The Southeast PMI is produced by the Econometric Center at Kennesaw State University. A reading on the index above 50 represents an expansion in the manufacturing sector, and a reading below 50 indicates a contraction. The survey provides an analysis of manufacturing conditions in Alabama, Georgia, Florida, Louisiana, Mississippi, and Tennessee. Representatives from various manufacturing companies are surveyed regarding trends and activities in new orders, production, employment, supplier delivery time, and finished inventories.

The March Southeastern PMI report came in quite strong. The overall reading of 61.5 was its highest since April 2012. There are a couple of different ways to interpret the strong report. With option one, the report is a result of businesses making up for lost production and order backlogs during the previous months, therefore pushing up production and new orders during March. Under option two, underlying demand is improving and will be robust going forward, and March is just the beginning of a strong year. Let’s take a look at the numbers.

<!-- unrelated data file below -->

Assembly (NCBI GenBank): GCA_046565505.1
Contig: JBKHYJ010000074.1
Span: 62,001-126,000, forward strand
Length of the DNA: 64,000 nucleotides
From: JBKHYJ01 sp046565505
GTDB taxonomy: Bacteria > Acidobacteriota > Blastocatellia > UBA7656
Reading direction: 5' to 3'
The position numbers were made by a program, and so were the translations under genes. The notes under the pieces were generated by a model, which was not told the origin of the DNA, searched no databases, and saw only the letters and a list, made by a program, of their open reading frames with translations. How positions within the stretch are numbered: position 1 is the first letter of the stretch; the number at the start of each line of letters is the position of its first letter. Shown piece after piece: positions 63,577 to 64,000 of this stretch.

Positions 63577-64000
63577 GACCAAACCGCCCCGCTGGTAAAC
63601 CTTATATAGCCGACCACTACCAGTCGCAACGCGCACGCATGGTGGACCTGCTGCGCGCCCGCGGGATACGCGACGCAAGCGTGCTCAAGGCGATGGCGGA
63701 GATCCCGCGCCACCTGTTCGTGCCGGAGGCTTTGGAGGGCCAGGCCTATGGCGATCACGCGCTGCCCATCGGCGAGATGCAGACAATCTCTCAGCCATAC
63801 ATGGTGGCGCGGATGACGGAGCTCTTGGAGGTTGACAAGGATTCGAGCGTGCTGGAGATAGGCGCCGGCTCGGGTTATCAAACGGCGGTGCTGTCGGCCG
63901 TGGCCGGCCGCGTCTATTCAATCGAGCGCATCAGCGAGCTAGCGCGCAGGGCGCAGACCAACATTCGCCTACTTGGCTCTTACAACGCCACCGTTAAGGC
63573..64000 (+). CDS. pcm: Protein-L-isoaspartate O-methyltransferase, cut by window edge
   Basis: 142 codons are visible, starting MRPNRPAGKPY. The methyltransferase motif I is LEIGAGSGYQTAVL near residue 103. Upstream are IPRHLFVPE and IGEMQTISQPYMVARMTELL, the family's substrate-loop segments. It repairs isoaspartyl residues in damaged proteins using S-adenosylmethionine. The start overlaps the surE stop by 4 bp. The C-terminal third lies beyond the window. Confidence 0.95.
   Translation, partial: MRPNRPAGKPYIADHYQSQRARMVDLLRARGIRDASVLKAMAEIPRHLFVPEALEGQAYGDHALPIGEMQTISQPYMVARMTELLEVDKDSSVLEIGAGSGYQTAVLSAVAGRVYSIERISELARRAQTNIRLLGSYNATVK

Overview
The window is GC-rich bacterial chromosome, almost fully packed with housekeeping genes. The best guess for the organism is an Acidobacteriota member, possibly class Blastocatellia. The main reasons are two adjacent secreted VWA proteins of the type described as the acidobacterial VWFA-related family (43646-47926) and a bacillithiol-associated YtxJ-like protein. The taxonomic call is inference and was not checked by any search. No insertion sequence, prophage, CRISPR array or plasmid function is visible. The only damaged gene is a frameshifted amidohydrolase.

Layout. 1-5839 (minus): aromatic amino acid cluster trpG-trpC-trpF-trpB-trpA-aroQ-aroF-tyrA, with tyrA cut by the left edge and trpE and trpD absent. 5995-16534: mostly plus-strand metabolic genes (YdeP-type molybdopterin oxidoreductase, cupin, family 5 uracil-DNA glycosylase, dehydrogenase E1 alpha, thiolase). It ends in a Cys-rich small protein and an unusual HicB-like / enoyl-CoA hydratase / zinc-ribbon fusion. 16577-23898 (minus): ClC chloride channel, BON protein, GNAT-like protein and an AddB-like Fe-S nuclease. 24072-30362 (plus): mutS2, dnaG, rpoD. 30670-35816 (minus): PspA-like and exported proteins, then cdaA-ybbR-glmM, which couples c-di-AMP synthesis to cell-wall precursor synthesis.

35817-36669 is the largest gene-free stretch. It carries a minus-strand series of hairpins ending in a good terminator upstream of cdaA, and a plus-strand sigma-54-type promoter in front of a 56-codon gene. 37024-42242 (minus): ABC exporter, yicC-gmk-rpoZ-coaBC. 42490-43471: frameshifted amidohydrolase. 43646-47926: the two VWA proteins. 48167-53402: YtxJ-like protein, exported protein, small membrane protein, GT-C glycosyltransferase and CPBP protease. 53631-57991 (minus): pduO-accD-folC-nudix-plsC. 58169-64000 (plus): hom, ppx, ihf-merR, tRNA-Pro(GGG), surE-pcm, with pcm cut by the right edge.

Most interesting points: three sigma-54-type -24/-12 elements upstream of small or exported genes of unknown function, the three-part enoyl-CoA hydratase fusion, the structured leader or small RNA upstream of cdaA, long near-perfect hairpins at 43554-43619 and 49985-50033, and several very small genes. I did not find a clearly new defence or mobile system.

The overall March PMI increased 5.5 points over February. The new orders subindex soared 11.2 points to 70.2 and the production subindex vaulted 10.4 points to 65.4. Going back to January, the new orders subindex has increased 21.2 points and the production subindex has risen 17.5 points. No doubt about it, these are solid increases. The employment subindex increased 6.7 points from February’s 52. The supplier delivery times subindex fell 0.3 point from 57 in February, indicating that purchasing agents are getting their supplies slightly faster than the previous month. The finished inventories subindex also fell 0.3 point compared to February. Optimism among purchasing agents increased during March. Fifty-eight percent of survey participants expect production to be higher over the next three to six months.

Southeast Purchasing Managers Index


Whether option one or option two applies remains to be seen. It could be a combination of both. It will be interesting to see the national Institute for Supply Management report in April. Will the rest of the nation experience a similar rise in manufacturing activity? Let’s hope so. We’d like to see the sharp rise in new orders and production in the Southeast resulting from a sustained improvement in demand rather than just a snap-back effect of improving weather. Either way, we will be keeping our eyes and ears open for the lion and the lamb.

By Troy Balthrop, a Regional Economic Information Network analyst in the Atlanta Fed’s Nashville branch